Kate Landers, president of Incentive Travel Source, reported that all of her clients have moved their incentive trips to 2021. “They are essentially inviting the 2020 award recipients to the 2021 trip. Since the 2021 trips were already contracted, we were able to make addendum’s to those contracts adding room nights to accommodate the additional guests.” That means a change in destination for the 2020 winners.

Virtual Fills the Gap

Of the respondents who are moving some meetings to virtual, 60% said that applies to just a fraction—fewer than 10%—of their meetings. Only 5% said they are moving 100% of their meetings to virtual.

The type of meeting dictates the ability to easily move it to a virtual setting. Leslie Zeck, CMP, CMM, HMCC, director of meetings at the International & American Associations for Dental Research, was forced to cancel her association’s General Session & Exhibition scheduled in March in Washington, DC. It was expected to draw more than 6,000 attendees from around the world to present scientific research and to celebrate the association’s centennial.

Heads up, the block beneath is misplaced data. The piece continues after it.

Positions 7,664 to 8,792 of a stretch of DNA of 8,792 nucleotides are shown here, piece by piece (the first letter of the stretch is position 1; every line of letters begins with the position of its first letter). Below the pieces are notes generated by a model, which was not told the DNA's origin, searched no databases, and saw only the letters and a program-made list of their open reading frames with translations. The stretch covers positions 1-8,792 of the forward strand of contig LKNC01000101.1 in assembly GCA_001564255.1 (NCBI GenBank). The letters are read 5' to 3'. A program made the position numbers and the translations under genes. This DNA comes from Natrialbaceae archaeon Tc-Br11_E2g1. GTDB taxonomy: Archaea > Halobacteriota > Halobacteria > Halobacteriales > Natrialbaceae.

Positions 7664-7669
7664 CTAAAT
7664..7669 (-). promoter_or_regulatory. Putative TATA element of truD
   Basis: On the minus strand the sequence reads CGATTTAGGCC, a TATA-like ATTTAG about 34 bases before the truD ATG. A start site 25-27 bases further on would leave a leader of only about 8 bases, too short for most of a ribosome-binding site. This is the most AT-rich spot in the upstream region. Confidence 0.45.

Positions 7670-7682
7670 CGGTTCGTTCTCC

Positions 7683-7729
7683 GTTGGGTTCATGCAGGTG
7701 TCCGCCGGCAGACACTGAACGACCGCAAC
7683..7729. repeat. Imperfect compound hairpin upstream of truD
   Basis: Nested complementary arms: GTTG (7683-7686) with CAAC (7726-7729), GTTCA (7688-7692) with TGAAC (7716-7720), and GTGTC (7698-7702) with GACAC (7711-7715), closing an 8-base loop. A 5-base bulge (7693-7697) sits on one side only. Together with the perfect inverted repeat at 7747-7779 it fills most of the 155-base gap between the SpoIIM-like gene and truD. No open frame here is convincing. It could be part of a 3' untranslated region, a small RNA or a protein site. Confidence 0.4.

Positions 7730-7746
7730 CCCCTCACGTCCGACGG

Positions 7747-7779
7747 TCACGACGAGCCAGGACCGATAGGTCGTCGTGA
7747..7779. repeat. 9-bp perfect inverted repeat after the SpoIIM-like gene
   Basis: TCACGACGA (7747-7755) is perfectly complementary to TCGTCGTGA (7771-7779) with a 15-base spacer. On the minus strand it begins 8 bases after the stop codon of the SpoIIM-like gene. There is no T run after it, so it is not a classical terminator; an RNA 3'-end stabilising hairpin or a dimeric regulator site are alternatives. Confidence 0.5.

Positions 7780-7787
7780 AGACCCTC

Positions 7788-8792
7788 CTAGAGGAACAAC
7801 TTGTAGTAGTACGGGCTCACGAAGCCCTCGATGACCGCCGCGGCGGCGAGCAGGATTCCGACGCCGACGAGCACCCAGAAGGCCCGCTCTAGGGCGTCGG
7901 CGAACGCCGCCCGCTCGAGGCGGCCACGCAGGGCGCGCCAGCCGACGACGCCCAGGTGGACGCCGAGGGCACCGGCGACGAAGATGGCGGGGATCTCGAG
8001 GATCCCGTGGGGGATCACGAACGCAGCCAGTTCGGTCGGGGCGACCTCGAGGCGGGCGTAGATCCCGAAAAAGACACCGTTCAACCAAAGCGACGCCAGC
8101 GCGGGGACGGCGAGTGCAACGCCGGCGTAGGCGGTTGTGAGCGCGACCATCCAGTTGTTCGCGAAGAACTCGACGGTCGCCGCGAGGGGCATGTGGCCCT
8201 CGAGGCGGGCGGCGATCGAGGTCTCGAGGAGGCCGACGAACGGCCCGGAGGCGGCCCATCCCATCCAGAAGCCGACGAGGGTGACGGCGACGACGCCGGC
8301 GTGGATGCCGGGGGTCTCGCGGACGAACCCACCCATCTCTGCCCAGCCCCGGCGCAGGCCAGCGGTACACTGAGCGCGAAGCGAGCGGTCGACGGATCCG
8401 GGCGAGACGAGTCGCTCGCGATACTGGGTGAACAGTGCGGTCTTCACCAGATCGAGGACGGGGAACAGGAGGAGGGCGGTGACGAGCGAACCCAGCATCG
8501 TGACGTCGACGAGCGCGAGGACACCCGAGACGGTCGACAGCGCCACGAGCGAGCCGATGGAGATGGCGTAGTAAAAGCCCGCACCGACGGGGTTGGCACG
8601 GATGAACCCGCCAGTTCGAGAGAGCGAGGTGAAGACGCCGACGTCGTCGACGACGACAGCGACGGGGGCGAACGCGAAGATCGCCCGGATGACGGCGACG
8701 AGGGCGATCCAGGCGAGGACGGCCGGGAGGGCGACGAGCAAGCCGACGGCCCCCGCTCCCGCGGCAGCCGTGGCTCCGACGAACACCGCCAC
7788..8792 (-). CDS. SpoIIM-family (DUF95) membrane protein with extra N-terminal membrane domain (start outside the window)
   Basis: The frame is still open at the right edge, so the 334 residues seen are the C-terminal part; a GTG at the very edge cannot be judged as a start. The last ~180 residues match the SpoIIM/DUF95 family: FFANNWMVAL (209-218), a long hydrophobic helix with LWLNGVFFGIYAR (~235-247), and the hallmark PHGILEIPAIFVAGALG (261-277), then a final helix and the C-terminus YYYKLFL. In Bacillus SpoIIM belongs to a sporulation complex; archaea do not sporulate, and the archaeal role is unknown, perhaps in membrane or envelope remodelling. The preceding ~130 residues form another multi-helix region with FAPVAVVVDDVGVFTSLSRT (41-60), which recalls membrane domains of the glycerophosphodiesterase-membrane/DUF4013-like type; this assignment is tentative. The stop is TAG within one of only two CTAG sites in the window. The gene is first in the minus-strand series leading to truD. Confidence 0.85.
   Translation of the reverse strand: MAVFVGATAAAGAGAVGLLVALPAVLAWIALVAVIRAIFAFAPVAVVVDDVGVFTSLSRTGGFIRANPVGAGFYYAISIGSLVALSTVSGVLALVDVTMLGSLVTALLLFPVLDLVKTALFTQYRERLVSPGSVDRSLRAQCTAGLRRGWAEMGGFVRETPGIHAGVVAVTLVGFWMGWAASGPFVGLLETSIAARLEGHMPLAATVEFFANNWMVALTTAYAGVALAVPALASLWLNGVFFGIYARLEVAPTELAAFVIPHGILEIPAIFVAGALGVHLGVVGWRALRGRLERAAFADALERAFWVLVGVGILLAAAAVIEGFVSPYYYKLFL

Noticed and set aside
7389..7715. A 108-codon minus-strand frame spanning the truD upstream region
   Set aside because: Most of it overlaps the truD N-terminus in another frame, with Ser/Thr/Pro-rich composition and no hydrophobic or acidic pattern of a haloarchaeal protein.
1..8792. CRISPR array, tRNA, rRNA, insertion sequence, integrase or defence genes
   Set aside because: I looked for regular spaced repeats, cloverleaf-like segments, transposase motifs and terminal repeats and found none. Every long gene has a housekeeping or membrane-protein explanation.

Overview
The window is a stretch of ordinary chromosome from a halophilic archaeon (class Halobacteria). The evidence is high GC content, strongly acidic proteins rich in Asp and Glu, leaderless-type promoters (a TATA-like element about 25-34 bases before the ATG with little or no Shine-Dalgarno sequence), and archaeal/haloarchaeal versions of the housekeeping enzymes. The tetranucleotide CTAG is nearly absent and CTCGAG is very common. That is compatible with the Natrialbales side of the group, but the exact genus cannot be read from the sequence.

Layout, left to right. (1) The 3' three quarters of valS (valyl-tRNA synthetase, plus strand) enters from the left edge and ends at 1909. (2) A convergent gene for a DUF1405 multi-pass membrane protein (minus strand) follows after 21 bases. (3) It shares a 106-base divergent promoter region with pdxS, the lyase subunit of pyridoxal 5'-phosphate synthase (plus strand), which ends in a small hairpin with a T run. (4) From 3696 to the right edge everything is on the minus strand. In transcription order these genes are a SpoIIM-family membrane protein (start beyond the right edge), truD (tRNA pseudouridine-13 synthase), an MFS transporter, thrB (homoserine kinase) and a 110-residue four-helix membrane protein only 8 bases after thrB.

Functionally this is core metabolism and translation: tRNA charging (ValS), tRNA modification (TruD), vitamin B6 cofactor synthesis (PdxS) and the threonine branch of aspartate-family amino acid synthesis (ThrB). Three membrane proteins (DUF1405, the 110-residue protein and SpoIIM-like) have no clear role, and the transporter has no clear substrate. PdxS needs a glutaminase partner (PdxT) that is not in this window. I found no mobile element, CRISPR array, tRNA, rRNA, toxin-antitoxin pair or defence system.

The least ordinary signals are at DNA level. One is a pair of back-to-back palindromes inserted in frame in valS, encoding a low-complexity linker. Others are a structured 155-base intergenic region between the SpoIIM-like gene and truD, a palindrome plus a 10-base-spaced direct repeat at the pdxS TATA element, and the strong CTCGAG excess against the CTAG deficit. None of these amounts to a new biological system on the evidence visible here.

Since then, she has turned to WebEx to hold two virtual Council Meetings. “We had multiple speakers from around the world, slide presentations and more than 100 participants on each call, with the ability to ask questions. It worked very well for standard information—more like a conference call than a virtual meeting,” she said.

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Barbara Scofidio is editor of Prevue and heads up the Visionary Summits, our exclusive conference series targeting senior-level meeting and incentive planners. In 25 years of covering the industry, her articles have spanned topics ranging from social media to strategic meetings management. She is currently the media liaison for FICP's Education Committee and was the first member of the media ever to be invited to sit on a committee by GBTA, where she spent three years on the Groups and Meetings Committee. She has also been an active member of Site, chairing its Crystal Awards committee and acting as a judge. A familiar face at industry events, Barbara often leads panel discussions or speaks on topics close to her heart, such as green meetings or how the industry can help combat human trafficking. She is also on the board of ECPAT USA, the human trafficking organization. Barbara is based outside Boston, in Groton, Mass.